Quelccaya lies in the tropical highlands of southern Peru, within the eastern Andes in the Cordillera Oriental. ten kilometres (6.2 mi) northwest of Quelccaya lies the Cordillera Vilcanota mountain range, which it is sometimes considered to be part of; occasionally Quelccaya is also linked to the Cordillera Carabaya range. East of Quelccaya, the Andes drop off steeply to the Amazon basin and the Amazon rainforest is only 40 kilometres (25 mi) away; supposedly it can almost be seen from the summit of Quelccaya. 120 kilometres (75 mi) south of Quelccaya lies Lake Titicaca. Politically, Quelccaya is part of the Cuzco Department.
The Andes in Peru, Ecuador and Bolivia are subdivided into several separate mountain ranges, many of which are glaciated above 5,000 metres (16,000 ft) elevation. Peru contains about 70% of all tropical glaciers, and Quelccaya together with ice bodies in New Guinea and the Rwenzori Mountains in Africa is one of the few tropical ice caps in the world, or even the only one; during glacial times there were more ice caps which may have resembled Quelccaya. In 1968, the existence of two smaller ice caps south of Quelccaya was reported.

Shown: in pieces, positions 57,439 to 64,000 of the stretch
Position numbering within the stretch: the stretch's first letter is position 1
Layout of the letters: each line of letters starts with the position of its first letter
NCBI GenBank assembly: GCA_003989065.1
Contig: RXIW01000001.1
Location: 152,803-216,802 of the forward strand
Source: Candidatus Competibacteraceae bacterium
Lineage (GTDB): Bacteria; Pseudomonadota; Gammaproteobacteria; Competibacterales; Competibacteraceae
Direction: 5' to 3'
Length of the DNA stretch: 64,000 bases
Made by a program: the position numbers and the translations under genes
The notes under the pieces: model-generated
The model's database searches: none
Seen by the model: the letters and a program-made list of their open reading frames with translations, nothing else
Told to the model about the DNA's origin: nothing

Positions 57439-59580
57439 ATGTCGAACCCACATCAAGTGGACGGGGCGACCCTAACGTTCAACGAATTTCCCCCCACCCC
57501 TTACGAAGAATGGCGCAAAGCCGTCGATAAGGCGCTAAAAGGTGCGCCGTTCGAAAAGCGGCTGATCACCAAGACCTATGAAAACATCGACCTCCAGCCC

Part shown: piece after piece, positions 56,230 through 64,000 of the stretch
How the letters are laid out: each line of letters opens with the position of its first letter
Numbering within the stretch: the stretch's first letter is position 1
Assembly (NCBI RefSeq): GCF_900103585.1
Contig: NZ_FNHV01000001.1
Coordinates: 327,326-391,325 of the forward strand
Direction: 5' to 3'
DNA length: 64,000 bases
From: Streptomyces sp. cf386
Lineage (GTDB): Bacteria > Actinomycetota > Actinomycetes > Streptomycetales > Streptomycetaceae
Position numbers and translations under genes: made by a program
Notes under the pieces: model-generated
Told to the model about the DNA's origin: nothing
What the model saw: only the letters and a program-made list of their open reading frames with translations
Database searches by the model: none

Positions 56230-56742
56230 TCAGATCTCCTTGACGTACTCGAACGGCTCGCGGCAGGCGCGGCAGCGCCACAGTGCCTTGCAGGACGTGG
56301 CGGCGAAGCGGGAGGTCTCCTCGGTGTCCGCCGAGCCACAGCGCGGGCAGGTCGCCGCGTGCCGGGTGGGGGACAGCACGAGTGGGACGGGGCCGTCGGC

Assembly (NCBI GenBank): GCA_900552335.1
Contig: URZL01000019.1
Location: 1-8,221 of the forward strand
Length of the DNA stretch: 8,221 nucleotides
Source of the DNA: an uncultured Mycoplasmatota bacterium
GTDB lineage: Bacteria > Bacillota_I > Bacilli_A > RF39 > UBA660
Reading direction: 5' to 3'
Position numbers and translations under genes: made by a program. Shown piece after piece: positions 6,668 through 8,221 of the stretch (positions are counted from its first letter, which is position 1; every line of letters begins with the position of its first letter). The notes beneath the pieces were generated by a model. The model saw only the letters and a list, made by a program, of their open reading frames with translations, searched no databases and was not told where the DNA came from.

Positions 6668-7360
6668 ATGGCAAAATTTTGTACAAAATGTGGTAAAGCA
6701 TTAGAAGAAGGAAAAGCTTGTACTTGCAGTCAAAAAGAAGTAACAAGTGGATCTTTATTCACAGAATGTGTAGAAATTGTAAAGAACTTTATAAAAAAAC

The ice cap, which is also known as Quenamari and is sometimes also spelled Quelcaya, lies in a remote area. A road gets within 40 kilometres (25 mi) from the ice cap, which can be reached within three days with pack animals. There are several camps at Quelccaya, including one close to the northwestern ice margin. A 1974 map shows a homestead on the Huancané River southwest from Quelccaya, about 12 kilometres (7.5 mi) from the ice margin. Quelccaya is part of the
Quelccaya National Sanctuary, a protected area, and the local population considers Quelccaya an important apu, a holy spirit. The cities of Cuzco and Sicuani lie 130 kilometres (81 mi) northwest and 60 kilometres (37 mi) southwest of Quelccaya, respectively, but the region around the ice cap is only thinly populated.